Thus have we had an opportunity of contemplating the inftitution of youth, in those heroic ages, which we regard with a kind of fuperftitious veneration. At thefe times of primæval fimplicity, when luxury had neither enervated the body, nor corrupted the mind, it is with pleasure we observe the care and diligence of the parent, in the education of his children—a tafk, of all, the most momentous that can engage the attention of a reafonable being. But among the ancients (according to DIONY. SIUS HALICARN.) there prevailed, though in a later age than that of HERCULES, a moft vicious and diffolute mode of education. The corruption introduced, indeed, by ARISTODEMUS among the Cumaan youth, would fhock the fimplicity of human nature; though, in this luxurious age, we may confider it with little emotion. Yet, amidst all our luxuries, we may poffibly be fomewhat surprised at a studied fyftem of effeminacy. We are told that ARISTODEMUS entirely abolished the gymnastic exercises— that he ordered boys to wear their hair long, in the manner of females, to ftain it of a yellow color, and pay particular attention to the curling of it-to fhelter themselves with umbrellas from the fun, or the inclemency of the weather-to use fans-to wear the fofteft garments, richly wrought-to frequent the baths-to perfume themselves with the sweeteft unguents-to pass a great part of their time under the care of women, amidst music, dancing, and revelry-and, in fhort, to reduce themselves, by every poffible expedient, to the most abandoned state of effeminate fenfuality. It was alfo decreed, that this procefs of fyftematic corruption fhould be continued to the age of twenty. DIONYS. HALICARN. Antiqu. Rom. vol. i. b. 7. p. 409. edit. Oxon.




LINE 19.

here, beneath the dew, &c.


Nonnus. Dion. b. 3. 1. 15.

Laugh'd the fresh floweret, wash'd by vernal dews.

ΕΑΡΙΝΑΙΣ εγέλασσε λελόμενον εερσαις.

LINE 35.

And, widely waving, far as yonder hills,
These shadowy gardens-

The gardens of Augias, in refpect to their extenfiveness, seem to have been laid out on MASON's idea. See English Garden, b. i. l.


Does then the fong forbid the planter's hand

To clothe the diftant hills, and veil with woods

Their barren fummits? No-it but forbids
All poverty of clothing. Rich the robe,
And ample let it flow, that nature wears
On her thron'd eminence: Where'er he takes
Her horizontal march, purfue her step
With Sweeping train of foreft: hill to bill
Unite with prodigality of fhade.

LINE 69.

Oft he would afk, whence came this hero-guest?

We may, perhaps, wonder that our old herdsman hath not yet taken the liberty of afking HERCULES, his name; or rather, that the hero himself had not given him the information, at the beginning of their interview. But the ancients never enquired the names of their ftranger-guefts.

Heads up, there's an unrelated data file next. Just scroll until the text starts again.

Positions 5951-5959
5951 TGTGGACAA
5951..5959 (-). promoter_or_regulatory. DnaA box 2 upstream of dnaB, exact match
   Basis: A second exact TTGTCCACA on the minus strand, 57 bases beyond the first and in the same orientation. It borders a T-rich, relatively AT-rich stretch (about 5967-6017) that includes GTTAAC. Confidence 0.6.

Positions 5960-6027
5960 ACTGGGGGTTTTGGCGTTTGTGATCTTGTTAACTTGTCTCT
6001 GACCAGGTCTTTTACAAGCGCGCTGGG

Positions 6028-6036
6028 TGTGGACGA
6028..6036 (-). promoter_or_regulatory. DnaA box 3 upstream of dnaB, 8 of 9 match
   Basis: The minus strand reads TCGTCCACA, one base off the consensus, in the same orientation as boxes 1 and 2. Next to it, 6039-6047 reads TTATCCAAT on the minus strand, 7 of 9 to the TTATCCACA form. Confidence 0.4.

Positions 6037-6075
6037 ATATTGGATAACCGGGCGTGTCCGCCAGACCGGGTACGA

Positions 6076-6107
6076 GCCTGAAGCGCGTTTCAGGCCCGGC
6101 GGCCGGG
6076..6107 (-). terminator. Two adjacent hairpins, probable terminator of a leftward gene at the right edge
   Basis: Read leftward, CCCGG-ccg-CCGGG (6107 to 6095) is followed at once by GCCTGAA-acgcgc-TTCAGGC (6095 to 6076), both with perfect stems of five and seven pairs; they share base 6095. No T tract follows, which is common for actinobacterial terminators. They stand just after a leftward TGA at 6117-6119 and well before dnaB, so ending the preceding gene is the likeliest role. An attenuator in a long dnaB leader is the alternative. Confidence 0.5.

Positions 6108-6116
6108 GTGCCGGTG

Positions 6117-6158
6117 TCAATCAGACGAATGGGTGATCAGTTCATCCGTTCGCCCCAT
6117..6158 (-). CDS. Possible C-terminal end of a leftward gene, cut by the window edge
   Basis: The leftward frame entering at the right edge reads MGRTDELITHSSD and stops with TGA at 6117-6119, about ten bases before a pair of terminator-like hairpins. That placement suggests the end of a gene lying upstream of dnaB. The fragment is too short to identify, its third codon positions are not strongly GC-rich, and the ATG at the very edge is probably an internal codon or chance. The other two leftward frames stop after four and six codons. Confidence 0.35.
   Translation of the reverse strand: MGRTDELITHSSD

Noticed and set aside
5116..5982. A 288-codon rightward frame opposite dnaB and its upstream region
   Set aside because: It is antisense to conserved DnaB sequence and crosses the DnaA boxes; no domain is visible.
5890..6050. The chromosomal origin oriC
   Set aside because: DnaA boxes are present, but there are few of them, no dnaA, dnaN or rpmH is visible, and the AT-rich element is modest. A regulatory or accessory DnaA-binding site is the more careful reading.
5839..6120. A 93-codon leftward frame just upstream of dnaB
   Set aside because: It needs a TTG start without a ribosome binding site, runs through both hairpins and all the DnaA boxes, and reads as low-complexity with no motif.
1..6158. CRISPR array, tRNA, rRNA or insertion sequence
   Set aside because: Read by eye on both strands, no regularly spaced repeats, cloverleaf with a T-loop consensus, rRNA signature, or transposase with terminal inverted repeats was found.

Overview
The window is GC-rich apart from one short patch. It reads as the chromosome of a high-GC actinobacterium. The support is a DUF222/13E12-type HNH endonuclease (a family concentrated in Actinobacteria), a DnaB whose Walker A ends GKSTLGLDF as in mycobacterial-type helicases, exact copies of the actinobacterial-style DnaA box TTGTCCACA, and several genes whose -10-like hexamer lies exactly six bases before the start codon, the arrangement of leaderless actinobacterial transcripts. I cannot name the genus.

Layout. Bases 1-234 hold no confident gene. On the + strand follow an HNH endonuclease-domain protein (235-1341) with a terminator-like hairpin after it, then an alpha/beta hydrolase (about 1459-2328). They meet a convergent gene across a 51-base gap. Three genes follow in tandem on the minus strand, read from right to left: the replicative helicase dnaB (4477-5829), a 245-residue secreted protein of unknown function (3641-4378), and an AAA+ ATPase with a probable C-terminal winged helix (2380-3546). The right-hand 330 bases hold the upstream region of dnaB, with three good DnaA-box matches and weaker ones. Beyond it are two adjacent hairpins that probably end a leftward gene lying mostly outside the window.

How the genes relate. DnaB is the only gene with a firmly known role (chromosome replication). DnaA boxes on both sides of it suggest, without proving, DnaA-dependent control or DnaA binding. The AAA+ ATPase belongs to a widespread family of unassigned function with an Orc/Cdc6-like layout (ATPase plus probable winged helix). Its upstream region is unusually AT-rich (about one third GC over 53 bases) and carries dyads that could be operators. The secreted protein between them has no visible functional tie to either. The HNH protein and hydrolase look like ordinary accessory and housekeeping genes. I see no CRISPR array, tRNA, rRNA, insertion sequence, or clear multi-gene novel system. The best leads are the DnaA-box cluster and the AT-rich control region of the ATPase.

This fpecies of etiquette is obfervable in HOMER's Phænicians, who are represented as hofpitably entertaining ULYSSES, though they were ignorant of his name, and did not presume to ask it. It seems that filence was enjoined on fuch occafions, by the laws of ancient hospitality; which were held facred by all the nations of antiquity, but peculiarly adhered to, in the more northern countries.

TACITUS, fpeaking of the Germans, tells us: Quemcunque mortalium arcere tecto nefas habetur: pro fortunâ quisque apparatis epulis excipit. Notum ignotumque, quantum ad jus hofpitii, nemo difcernit.

De Morib. Germ. c. 21.

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It was a custom among the ancient Scots (particularly the Highlanders) to let their doors open the whole night; fo that the ftranger had free access to their houses, even while they were asleep. This answers to the description of TIBULLUS, in his fine representation of the Golden Age. To ask their gueft, with any degree of importunity, from what country he came-whither he was going-or what was his name, 'till he had spent a year under their roof, was thought a breach of civility and good-manners. MACBETH's murder of DUNCAN, therefore, in SHAKSPEARE, was doubly criminal, from the circumftance of DUNCAN's having been his gueft. His violation of the popular laws of hofpitality, greatly enhanced the atrocity of his crime. He was obliged, by the ftrongeft ties of religion, to observe those laws himself, and, as a perfonage of rank, to enforce the observation of them. Not one of SHAKSPEARE's numerous commentators feems to have noticed this circumstance. Dr. WARTON.

LINE 78.

And drove the scattering maftiffs far away.

In this paffage THEOCRITUS plainly imitates HOMER, Odyss. b. 14. Great attention was paid to dogs by the princes and heroes of old. TELEMACHUS, Odyff. b. 2, was followed by two domeftic